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From the rolling green Lowlands to the staggering peaks of the Highlands, Scotland’s walks have got to be some of the best in the world. This is a country of breathtaking beauty and extreme wilderness where each peak is accompanied by a sweeping valley. The coastline is so rugged you’d need a lifetime to walk its 6,000 mile (9,600 km) length and we haven’t even got to the islands yet.
Mainland Scotland has more than enough trails around lochs, over mountains and through valleys to keep you busy but its islands are also a hiker’s paradise. With many easily accessible, hikes on Scotland’s islands give you multiple landscapes all in one go.
There are endless walks for every type of hiker and there’s little the country can’t provide. Is it summits you want to reach? Does the idea of exploring dense woodland filled with birdsong spike your curiosity? How about skimming stones across the water with your toes digging into sand? And all, of course, while keeping a stash of shortbread in your jacket pocket.
Scotland’s got it all, you just need to begin.
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Scotland is famed for its wild and dramatic scenery, particularly in the Highlands where ancient castles overlook vast lochs and the UK’s highest mountains stand as a backdrop. The glens are deep valleys which sweep between peaks with single lane roads cutting through the dramatic landscape. Hikes in Scotland’s north west can be so remote you might not see others for days, leaving you free to experience the magical landscape all by yourself. In such isolation, remember to plan ahead with a first aid kit, a means of communication and appropriate clothing.
The Lowlands, while not a designated region, are roughly the portion below Edinburgh and Glasgow. Woodlands and rolling hills dominate the landscape in much of the Lowlands providing some of the best hiking trails in Scotland. Just north of the huge Galloway Forest Park is Dalmellington, a fantastic place to stargaze as it is one of the darkest places in Europe. If you’re camping on your hiking trip, you can expect to be illuminated by nothing but starlight on a clear night. Wild camping is permitted across much of Scotland too, giving you ultimate freedom to create your own adventure.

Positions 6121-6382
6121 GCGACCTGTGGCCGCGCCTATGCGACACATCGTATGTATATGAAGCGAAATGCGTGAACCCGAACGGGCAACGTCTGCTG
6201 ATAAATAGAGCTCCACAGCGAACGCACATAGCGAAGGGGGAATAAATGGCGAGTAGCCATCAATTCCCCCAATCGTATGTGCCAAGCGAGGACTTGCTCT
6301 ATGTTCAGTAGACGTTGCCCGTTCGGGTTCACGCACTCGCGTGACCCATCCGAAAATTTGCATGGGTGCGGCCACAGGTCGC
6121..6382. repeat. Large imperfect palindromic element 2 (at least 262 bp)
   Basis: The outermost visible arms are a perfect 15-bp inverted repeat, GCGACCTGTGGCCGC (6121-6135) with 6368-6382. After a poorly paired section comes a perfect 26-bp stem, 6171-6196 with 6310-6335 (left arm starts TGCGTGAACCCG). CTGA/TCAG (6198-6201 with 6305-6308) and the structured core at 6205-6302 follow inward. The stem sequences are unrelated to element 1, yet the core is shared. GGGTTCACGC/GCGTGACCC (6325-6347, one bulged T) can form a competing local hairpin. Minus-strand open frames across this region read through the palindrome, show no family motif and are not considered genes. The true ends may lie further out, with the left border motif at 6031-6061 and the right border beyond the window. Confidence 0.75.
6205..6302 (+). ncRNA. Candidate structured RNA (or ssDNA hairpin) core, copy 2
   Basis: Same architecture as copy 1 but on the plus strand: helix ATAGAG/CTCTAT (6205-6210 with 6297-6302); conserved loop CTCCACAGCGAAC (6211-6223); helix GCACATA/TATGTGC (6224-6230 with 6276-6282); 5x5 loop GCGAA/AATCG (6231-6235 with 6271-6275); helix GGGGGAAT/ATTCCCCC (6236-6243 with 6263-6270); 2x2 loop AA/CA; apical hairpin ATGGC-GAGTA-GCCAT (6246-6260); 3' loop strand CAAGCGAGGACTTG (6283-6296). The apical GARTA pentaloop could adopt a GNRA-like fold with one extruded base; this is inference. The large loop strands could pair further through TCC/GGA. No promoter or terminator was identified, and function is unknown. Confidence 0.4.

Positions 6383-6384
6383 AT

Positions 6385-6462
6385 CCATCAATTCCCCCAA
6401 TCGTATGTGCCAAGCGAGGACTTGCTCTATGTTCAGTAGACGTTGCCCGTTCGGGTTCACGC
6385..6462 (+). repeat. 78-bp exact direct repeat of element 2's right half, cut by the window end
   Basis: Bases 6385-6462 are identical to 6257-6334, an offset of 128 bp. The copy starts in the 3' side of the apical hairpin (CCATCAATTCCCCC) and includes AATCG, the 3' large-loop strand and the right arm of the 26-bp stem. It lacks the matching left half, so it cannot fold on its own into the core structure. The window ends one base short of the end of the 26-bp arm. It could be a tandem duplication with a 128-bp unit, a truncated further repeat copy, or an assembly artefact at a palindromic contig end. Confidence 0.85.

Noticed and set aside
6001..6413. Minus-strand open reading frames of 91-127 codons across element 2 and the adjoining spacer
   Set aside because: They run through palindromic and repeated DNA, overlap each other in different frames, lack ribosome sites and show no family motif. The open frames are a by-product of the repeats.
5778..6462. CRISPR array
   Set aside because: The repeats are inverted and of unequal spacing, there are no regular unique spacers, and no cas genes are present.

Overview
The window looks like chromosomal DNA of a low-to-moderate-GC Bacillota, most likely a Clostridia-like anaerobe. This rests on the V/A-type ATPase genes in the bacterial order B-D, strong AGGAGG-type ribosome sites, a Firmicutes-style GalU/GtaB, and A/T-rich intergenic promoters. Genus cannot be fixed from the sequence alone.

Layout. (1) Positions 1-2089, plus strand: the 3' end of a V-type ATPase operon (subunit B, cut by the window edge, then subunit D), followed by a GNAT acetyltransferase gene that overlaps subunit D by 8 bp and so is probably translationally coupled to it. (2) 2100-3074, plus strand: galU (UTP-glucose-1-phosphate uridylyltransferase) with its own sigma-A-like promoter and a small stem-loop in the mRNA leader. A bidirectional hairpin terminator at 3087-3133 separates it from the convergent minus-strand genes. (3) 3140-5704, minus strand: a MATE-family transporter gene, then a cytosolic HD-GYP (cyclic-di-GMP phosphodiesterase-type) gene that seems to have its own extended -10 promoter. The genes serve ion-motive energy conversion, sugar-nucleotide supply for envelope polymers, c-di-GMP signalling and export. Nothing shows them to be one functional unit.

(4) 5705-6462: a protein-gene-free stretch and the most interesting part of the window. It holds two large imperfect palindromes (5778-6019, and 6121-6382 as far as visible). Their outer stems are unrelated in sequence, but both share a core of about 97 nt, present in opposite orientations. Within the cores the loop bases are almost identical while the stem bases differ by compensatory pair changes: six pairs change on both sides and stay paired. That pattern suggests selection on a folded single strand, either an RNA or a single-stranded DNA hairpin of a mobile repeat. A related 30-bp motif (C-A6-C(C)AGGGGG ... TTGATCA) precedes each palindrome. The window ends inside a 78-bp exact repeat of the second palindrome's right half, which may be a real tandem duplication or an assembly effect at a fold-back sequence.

Scotland doesn’t end with its fantastic mountains, abyssal lochs and bountiful woodlands, it also has a coastline to fall in love with. Its western islands provide some of the country’s most incredible landscapes whether you’re on them or looking at them across the water. Scotland’s walks around the Isle of Skye are amongst the most well-known and you can climb the Old Man of Storr, amble in the Fairy Glen and go for a chilly swim in the sea if you’re feeling brave.
Scotland’s wildlife mirrors its landscape; beautiful, bold and breathtaking. On land you can see the country’s vast population of deer. The red deer are perhaps the most famous but if you’ve got a keen eye, you can see roe, sika and fallow deer too.
Red squirrels are rare in the UK, only surviving in small enclaves mostly on islands. The Scottish Highlands is home to an established stronghold though so look upwards into the trees in places like Gight Wood and Loch Ard Forest.
Red kites, osprey, golden eagles and the wonderful puffins are all resident in Scotland, making its skies as impressive as its land. In the water, otters, dolphins, seals and basking sharks can be spotted if you’re on the right coastal path at the right time.
Walking in Scotland offers surprises around every corner, no matter where in the country you are. From relaxed woodland strolls to summiting Ben Nevis, this country has everything and more.
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